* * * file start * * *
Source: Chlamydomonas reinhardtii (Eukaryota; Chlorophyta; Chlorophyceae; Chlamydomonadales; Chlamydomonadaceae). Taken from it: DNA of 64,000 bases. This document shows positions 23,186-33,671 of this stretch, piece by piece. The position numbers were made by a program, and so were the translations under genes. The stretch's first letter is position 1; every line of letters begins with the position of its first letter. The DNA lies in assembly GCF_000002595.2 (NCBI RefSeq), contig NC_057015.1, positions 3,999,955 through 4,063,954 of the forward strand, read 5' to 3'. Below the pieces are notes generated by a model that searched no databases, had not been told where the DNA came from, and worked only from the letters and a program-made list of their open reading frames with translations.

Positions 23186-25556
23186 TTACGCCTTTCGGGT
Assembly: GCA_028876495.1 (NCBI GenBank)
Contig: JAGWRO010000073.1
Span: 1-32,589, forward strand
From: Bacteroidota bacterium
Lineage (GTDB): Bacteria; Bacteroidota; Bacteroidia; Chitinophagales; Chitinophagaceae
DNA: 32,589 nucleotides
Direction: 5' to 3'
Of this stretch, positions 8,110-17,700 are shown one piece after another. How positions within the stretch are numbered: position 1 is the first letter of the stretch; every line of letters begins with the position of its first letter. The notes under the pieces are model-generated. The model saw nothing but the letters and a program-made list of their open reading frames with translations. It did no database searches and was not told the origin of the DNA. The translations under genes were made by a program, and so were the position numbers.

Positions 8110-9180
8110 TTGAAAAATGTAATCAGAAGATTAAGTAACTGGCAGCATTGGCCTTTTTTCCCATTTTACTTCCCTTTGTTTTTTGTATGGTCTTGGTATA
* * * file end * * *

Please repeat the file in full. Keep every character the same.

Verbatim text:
Source: Chlamydomonas reinhardtii (Eukaryota; Chlorophyta; Chlorophyceae; Chlamydomonadales; Chlamydomonadaceae). Taken from it: DNA of 64,000 bases. This document shows positions 23,186-33,671 of this stretch, piece by piece. The position numbers were made by a program, and so were the translations under genes. The stretch's first letter is position 1; every line of letters begins with the position of its first letter. The DNA lies in assembly GCF_000002595.2 (NCBI RefSeq), contig NC_057015.1, positions 3,999,955 through 4,063,954 of the forward strand, read 5' to 3'. Below the pieces are notes generated by a model that searched no databases, had not been told where the DNA came from, and worked only from the letters and a program-made list of their open reading frames with translations.

Positions 23186-25556
23186 TTACGCCTTTCGGGT
Assembly: GCA_028876495.1 (NCBI GenBank)
Contig: JAGWRO010000073.1
Span: 1-32,589, forward strand
From: Bacteroidota bacterium
Lineage (GTDB): Bacteria; Bacteroidota; Bacteroidia; Chitinophagales; Chitinophagaceae
DNA: 32,589 nucleotides
Direction: 5' to 3'
Of this stretch, positions 8,110-17,700 are shown one piece after another. How positions within the stretch are numbered: position 1 is the first letter of the stretch; every line of letters begins with the position of its first letter. The notes under the pieces are model-generated. The model saw nothing but the letters and a program-made list of their open reading frames with translations. It did no database searches and was not told the origin of the DNA. The translations under genes were made by a program, and so were the position numbers.

Positions 8110-9180
8110 TTGAAAAATGTAATCAGAAGATTAAGTAACTGGCAGCATTGGCCTTTTTTCCCATTTTACTTCCCTTTGTTTTTTGTATGGTCTTGGTATA